• Andy Wors

Gosi 🇮🇸 - ‘Útúrsnúningur’(album)


I’m staring at a list of about 50 albums that I should really try and cover, so all I can do I guess is write a little on each and see how far I get. I’ll start with Icelandic indie dance artist Gosi who released his album about 4 weeks go, entitled 'Útúrsnúningur.'


We haven’t covered him previously, he’s an unusual indie artist who seems to take a mass of different influences into his music, and the result is a diverse album which could be categorised in any number of ways. But his Spotify description of “Tantalizing beats, poetic lyrics, sensual synths and growling guitars” seems pretty close to the mark - although I’ll have to take his word on the poetry, given Icelandic is the preferred language of choice lyrically.


To be honest opening track 'Í myrkri' doesn't grab me until the latter stages, but 'Miðjarðarhafið' is more interesting, with rhythms that could be taken from many parts of the world, and a tantalising vocal tune subtly dropped over the top. The bass lines in 'Yndisleg' meanwhile is a real treat, and over time the track has grown into a real favourite.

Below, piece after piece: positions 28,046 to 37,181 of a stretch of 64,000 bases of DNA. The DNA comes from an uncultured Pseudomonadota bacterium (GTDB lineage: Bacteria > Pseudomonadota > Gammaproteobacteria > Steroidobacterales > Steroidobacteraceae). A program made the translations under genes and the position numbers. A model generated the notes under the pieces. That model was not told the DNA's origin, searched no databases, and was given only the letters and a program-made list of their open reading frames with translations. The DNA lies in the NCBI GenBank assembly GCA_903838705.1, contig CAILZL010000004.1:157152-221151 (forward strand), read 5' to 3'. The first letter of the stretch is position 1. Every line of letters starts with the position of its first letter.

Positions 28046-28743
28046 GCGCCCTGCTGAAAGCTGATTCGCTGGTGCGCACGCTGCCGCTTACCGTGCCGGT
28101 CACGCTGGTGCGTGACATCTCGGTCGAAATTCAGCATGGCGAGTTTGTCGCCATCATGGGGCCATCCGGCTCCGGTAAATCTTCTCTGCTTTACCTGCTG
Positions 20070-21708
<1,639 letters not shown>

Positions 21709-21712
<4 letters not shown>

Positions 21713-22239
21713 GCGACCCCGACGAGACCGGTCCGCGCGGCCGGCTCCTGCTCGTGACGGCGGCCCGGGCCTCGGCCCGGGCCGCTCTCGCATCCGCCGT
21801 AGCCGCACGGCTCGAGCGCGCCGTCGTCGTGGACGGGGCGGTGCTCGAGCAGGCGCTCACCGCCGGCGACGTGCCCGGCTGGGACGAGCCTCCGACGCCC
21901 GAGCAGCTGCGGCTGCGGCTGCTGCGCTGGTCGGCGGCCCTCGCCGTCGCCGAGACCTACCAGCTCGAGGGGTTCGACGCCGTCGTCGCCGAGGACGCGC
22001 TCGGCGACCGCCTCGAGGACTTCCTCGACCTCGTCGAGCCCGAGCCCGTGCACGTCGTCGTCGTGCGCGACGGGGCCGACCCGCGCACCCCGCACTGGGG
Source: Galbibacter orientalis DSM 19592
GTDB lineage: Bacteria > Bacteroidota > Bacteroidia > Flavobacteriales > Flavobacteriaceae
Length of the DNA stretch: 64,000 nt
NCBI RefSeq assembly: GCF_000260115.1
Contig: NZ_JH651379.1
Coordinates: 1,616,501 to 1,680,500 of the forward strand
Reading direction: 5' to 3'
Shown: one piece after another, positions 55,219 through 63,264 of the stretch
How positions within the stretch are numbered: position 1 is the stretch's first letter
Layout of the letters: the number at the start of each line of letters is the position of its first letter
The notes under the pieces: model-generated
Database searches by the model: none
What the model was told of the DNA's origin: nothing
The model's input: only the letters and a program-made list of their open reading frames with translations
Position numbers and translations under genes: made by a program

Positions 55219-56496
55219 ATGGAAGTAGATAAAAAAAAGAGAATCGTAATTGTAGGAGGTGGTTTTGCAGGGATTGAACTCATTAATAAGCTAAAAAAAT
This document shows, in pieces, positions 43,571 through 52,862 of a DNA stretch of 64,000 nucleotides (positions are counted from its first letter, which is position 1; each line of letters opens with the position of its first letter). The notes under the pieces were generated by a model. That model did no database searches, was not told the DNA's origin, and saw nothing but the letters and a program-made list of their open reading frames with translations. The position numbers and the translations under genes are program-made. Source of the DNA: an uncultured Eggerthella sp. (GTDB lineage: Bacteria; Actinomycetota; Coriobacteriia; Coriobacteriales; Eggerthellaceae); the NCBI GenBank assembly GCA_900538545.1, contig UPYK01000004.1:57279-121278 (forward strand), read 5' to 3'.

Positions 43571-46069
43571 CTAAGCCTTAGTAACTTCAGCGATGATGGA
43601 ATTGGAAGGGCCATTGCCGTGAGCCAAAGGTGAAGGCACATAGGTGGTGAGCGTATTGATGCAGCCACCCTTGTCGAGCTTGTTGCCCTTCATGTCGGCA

But it's two middle tracks in the album which intrigued me enough to ask for more detail on the lyrical content. The obviously catchy 'Alla daga' (every day) is written "about the daily routine, but everything is slightly askew, your cup of coffee kisses you on the forhead, and your cereal gently strokes your face. But despite these strange anomalies you gotta go through your day. Because its just a day like every other day. But the protagonist only makes it to the door and down the stairs before he melts and joins the water circle". I think that makes a little more sense.

Meanwhile 'Tilveran' is another track with distinct African influences, which Gosi describes as "a bit more down to earth, about growing up and dealing with existence, and everything that life throws at you. Because as soon as you settle it gets the next thing ready. About being there, getting hair everywhere, asking the same questions probably every human has asked".


'Hrafnastél' is an immediate hip pleaser, a groovy track with smooth vocals, and a quirky instrumental backdrop, as is 'Malbik', where all kinds of instruments are thrown into the mix to produce another beguiling 4 minutes of intricate rhythmic patterns, beats and tunes.


'Útúrsnúningur' is an enjoyable listen certainly, I love that range of influences, the beguiling rhythms, an approach that feels horizontally laid back, with Gosi seemingly in the midst of it all, as if he's conducting his unconventional orchestra simply by flexing his hips and vaguely gesticulating with his hands and toes. I definitely want to be in Gosi's world, rather than the one over here.


Find him on Facebook, Instagram and on Twitter if you time travel back to 2017, although to be fair he's missed nothing apart from a lot of very angry people shouting into echo chambers, which doesn’t seem like his kind of thing…